Since forever, you could map dots in URL's to underscores, so that you could serve the URL '/foo.html' from a page handler like `def foo_html(self):` for example. Starting in 3.2, all punctuation is now converted to underscores for you. If you don't like that for some reason, you can define your own mapping via the new `translate` argument to `cherrypy.dispatch.Dispatcher`. See [2676] for complete details.

Request Bodies

CherryPy 3.2 has a new `_cpreqbody` module which completely replaces its use of the standard library's `cgi` module (and our `safemime` and `cpcgifs` modules, to boot). There are default processors for common content-types (including improved support for `multipart/*` types), and you can write your own custom processors! See RequestBodies for more details.

Configuration

New config decorator

`cherrypy.config` can now be used as a page handler decorator. It works just like the `_cp_config` attribute; in fact, that's all it really does. But it might look better. Instead of

    @cherrypy.expose
    def index(self):
        return "Hello world"
    index._cp_config = {'response.headers.Content-Type': 'text/plain'}

you can now write:

    @cherrypy.config(**{'response.headers.Content-Type': 'text/plain'})
    @cherrypy.expose
    def index(self):
        return "Hello world"

...and it interacts with tools-as-decorators more safely, to boot.

reprconf

Much of the basic approach to config has been isolated in its own re-usable module at `cherrypy.lib.reprconf`. This includes the `unrepr` approach to configuration (where values use Python syntax), as well as key namespaces and the ability to use dicts, filenames, or file objects.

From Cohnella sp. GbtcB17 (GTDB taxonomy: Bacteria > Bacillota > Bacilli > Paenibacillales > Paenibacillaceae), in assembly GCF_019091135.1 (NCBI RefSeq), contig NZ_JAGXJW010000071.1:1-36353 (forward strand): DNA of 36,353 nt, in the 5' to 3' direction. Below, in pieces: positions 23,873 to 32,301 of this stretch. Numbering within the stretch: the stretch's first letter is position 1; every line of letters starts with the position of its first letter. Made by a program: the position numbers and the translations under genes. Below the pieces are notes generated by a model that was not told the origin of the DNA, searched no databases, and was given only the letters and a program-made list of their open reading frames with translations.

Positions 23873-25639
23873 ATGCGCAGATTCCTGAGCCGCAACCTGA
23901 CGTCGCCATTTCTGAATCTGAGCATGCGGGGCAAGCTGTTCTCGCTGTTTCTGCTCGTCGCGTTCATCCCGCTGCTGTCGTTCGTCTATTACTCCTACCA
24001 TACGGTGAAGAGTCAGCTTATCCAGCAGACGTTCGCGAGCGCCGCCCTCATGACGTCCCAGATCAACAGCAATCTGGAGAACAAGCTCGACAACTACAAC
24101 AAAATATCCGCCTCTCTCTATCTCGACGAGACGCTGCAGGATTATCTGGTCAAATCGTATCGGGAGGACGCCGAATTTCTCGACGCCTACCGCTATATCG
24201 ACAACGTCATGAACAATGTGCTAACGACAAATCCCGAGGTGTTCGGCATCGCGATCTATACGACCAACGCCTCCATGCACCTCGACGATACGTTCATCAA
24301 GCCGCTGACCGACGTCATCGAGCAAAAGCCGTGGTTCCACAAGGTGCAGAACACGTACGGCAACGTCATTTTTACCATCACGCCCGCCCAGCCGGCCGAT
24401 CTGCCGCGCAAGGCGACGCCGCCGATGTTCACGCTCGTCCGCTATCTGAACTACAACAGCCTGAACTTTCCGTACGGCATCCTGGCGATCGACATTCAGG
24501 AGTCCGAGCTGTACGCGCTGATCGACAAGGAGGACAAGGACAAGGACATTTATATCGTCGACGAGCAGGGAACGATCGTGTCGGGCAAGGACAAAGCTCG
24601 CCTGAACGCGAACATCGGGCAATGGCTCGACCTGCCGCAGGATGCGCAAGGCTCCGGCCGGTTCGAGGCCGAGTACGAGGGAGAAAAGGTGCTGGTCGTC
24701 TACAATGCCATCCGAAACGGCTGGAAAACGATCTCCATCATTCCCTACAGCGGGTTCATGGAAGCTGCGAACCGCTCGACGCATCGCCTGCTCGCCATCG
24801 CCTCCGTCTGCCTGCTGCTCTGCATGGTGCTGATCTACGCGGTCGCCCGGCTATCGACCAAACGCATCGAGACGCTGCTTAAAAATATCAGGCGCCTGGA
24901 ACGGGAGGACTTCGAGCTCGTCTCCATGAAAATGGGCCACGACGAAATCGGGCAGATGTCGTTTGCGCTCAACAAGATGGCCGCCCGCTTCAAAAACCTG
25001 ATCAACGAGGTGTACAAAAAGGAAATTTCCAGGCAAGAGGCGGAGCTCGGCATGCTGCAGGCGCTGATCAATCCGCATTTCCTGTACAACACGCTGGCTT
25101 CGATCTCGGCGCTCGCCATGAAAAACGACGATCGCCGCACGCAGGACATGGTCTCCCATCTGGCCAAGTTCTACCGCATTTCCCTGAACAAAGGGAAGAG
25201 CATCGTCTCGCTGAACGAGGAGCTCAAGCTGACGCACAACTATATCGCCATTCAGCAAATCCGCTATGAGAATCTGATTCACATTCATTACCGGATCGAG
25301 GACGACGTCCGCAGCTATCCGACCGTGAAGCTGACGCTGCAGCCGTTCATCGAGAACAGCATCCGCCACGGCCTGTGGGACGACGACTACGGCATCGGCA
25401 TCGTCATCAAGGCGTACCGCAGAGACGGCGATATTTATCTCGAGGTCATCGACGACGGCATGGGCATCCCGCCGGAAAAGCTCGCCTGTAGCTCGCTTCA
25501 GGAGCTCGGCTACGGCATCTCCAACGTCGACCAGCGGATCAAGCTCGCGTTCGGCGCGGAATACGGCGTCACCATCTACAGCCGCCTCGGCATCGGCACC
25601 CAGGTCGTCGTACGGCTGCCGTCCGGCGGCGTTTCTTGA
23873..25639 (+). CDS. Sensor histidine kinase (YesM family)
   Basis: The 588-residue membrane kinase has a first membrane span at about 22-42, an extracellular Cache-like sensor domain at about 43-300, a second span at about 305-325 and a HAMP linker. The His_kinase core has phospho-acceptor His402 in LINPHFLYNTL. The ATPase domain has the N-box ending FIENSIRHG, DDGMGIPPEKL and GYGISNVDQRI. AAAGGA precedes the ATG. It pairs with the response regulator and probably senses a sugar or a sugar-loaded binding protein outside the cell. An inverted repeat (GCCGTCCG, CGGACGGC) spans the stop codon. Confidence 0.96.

engine

All engine attributes may now be changed in config via the "engine.*" config namespace.

Engine plugins, whether builtin or custom, may also now be configured if they are added to the engine object itself. The builtin plugins "autoreload", "thread_manager", "signal_handler", "timeout_monitor", and "console_control_handler" are already added. The "on" config entry subscribes or unsubscribes the plugin, and all other entries are set as attributes on the plugin instance.

cherrypy.engine.my_plugin = MyPlugin(a=3, b='foo')
...
cherrypy.config.update({'engine.my_plugin.on': True,
                        'engine.my_plugin.a': 16})

server

Additional servers may now be turned on and off, and configured, via config entries in the `server.<servername>.*` namespace. The "servername" portion is arbitrary; it only matters that you use the same name for all settings for the same server. Any new name will add a new server, so that, for example, `server.2.socket_port` will start a new WSGIServer (on that port); any new server is on by default. To start a different type of server, set `server.<servername>.instance` to the server (or its class) you wish to use.

request

`request.query_string_encoding` is now available to declare the expected encoding of querystring paramters.

response

`response.headers` are now settable in config; just set `response.headers.<field-name> = <field-value>`. For example: `response.headers.Content-Type = "text/plain"`.

HTTPError

`cherrypy.HTTPError` now takes full reason phrases in the `status` argument. See #898.